Review: Headmaster

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For the launch of PlayStation VR, Frame Interactive has managed to take a simple concept and flesh it out into a wonderful and mysterious virtual reality game known as Headmaster. After this, I’ll never look at the sport of soccer (or football) in the same way.

Headmaster throws players into the Football Improvement Center, which is basically a prison facility where heading a soccer ball into a net is compulsory. What makes the game stand out is the humorous narrative that goes along with the straightforward gameplay. Using your head, strapped into a PSVR headset, to hit balls back into a net or at various targets is fun for a few minutes at a time, but getting players to want to keep heading away for more than that requires a hook. This game has that hook in the form of a compelling, witty storyline.

Set at night, on a soccer pitch with a solitary stadium light providing a view to the net, the game immediately has an air of mystery about it. A scoreboard in the distance shows how well a player is doing with their score, while a loudspeaker broadcasts exclamations of encouragement or random non sequiturs that act as the focus while heading soccer balls becomes almost second nature. The key to playing Headmaster, however, isn’t using just your head. The game goes out of its way to make sure you are bending at the waist and moving the entire torso with the head and neck, using proper soccer technique, to reduce strain and injury.

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Headmaster follows a model similar to that of many modern casual/mobile games, with each stage offering up to three stars for managing to earn certain high score tiers. Stars are collected to then unlock Exam levels, which cumulate the skills learned over the previous challenges and are much more difficult than each individual stage. Upon gaining three stars on certain levels (or maybe it’s an accumulation of a specific number of stars—the game doesn’t give any specific clue as to which is the true reason for the reward) random objects are launched at the player, which end up being used as decorations in the room players are forced to sleep in when not practicing their header. Some of these objects are useful, like a boom box or guitar, while others are simply hilarious to see flying through the air with the intention of being headed, like a large iron anvil or a hanging row of clacking metal marbles.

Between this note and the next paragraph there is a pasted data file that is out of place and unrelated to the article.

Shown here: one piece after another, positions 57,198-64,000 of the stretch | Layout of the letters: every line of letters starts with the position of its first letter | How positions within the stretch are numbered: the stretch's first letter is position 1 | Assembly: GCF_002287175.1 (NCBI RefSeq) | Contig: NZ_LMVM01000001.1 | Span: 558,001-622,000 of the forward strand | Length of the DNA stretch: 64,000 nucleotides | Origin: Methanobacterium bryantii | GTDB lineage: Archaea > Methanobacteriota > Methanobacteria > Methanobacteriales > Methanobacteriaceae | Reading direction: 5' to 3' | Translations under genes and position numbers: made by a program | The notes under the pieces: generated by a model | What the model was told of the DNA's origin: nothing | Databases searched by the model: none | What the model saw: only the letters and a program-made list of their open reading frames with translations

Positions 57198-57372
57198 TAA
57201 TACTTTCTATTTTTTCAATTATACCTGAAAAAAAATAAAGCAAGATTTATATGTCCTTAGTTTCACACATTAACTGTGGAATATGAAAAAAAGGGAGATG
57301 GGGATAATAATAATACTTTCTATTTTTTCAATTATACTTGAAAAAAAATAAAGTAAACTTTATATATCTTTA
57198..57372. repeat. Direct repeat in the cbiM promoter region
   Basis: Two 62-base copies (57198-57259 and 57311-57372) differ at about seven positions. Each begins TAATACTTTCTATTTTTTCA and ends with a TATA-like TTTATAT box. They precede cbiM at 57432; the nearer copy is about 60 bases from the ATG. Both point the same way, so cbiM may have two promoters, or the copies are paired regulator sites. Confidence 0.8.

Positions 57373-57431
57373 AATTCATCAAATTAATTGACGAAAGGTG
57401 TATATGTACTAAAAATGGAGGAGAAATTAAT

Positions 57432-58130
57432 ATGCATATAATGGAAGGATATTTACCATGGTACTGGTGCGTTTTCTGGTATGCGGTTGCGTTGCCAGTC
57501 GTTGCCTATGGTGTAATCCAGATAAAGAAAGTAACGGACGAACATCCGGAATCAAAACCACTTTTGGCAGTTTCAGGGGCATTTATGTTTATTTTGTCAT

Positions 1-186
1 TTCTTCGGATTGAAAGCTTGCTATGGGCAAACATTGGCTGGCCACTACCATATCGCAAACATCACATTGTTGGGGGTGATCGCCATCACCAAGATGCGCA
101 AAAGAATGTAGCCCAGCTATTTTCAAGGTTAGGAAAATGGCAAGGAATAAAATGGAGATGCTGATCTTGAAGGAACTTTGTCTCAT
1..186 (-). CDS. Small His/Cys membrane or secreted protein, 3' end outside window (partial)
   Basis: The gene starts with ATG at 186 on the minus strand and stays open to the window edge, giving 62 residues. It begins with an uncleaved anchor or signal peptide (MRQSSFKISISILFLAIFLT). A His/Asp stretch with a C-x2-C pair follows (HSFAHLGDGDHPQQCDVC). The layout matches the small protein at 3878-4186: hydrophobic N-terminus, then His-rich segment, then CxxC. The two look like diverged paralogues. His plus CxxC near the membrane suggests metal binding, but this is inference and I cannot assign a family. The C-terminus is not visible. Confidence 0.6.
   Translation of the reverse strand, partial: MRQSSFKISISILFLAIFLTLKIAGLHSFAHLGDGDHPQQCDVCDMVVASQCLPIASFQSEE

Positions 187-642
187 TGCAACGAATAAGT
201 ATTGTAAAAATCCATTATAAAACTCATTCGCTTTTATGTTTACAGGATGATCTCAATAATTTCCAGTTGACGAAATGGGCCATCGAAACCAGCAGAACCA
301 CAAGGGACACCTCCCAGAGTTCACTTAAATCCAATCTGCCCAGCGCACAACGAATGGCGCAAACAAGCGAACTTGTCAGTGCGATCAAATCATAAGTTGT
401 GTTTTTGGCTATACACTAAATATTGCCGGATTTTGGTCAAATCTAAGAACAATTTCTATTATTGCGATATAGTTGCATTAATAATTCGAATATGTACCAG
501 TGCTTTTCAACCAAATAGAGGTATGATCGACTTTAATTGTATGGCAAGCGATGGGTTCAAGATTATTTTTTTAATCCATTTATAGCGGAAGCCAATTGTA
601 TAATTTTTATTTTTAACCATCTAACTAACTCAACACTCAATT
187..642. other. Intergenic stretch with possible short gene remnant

As much fun as Headmaster is, it is also very challenging and physically demanding. Either that or I’m just old and now lack the necessary reflexes and muscle memory to actually become a true master of heading virtual soccer balls, because I can’t even get passed the second of four exams. Which highlights one potential problem with playing any VR game, the requiring of physical coordination that not all players will ever learn or be able to master. Playing a game that is twitch based with a controller isn’t nearly as challenging to master compared to a game that requires physical activity. At least Headmaster doesn’t require moving all around.